Paris may not be the first place you think of when it comes to experiencing great Asian food, but for those of us who live here, it offers great alternatives for when steak frites isn’t exactly what’s on your mind.
Most notable Asian restaurants are either in the 13th or in Belleville, but one of my favourite Bobun joints is to be found on an inconspicuous street in the 3rd arrondissement that is riddled with a number of insignificant Asian restaurants. Bobun is a dish of vietnamese origins, consisting of a mix of marinated beef (bo) and rice noodles (bun) with fresh mint, shredded vegetables (usually carrots and lettuce), soy bean sprouts, cooked shallots, grilled crushed peanuts, fish broth, and sometimes, on good days, steaming deep-fried porc nems.
Live in Beirut? This one is for you: Where to order Chinese food in Beirut
Taing Song-Heng, located at 3 Rue Volta, is a small family eatery with barely enough space to seat 30 people. The menu here consists of two dishes, Bobun & Pho’ (a noodle soup with meat, bean sprouts and some green veggies) in small or large. The only possible customisation of the Bobun is replacing the beef with more nems but that’s all you’re getting. On any day of the week you can find a long line going around the block of hungry patrons waiting to be seated on the communal tables before downing the delicious contents of the large plastic bowls they are served.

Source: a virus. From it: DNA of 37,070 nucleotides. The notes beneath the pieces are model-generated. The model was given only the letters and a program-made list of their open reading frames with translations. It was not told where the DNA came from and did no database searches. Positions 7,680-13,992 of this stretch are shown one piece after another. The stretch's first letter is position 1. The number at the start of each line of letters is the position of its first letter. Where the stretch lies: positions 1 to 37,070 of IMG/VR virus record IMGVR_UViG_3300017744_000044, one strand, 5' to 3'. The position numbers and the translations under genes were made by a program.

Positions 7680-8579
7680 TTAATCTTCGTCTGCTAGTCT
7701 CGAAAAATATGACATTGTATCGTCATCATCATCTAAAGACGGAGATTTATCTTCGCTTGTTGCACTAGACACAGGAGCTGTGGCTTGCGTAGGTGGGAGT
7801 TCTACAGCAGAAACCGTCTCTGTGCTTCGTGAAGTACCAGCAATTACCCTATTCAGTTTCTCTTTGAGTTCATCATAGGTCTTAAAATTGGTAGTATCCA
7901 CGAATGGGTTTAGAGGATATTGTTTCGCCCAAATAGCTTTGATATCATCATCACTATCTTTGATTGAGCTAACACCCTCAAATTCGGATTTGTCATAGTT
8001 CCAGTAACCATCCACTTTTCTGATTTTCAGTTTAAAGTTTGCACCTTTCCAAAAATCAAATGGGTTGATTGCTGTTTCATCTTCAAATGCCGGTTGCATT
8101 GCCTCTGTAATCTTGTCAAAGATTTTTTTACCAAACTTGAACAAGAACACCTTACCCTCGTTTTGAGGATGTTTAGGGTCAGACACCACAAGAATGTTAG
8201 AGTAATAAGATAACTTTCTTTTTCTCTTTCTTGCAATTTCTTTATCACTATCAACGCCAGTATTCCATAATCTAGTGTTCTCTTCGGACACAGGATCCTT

If you find yourself with nothing to do on a rainy saturday, or are on vacation in Paris and you feel like a small cultural break, I strongly suggest pairing a Bobun pilgrimage with a cultural excursion to the nearby Centre Pompidou. Get your tickets to the exhibition online ahead of time so you don’t have to wait in line and start by heading out to Rue Volta early, noon-ish, to make sure you beat the crowds. Wait at the door to be seated, order a small bobun (unless you’re a big eater) and a Tsing tao beer. Begin by sampling the different ingredients, before mixing the whole thing up to make sure you really get the full flavor of the fish sauce in every bite.
See also: Another of my favourite asian restaurants in Paris, for Japanese tapas & Sushi: Hyotan
When you are done, walk up to the till to pay and step out into the lively streets of Paris, heading for the Centre Pompidou, which is a 10 minute walk from the restaurant. Whether you’ve been there before or not, I really suggest you explore the permanent collection for a couple of hours as well as check out whatever temporary exhibition is on the program. After which you can go up to the last floor of the centre for great views of Paris and a nice afternoon tea at the upscale Georges, or join artists, students, and families that are hanging out on the parvis, sitting or lying down on the tilted floor, enjoying the fresh air.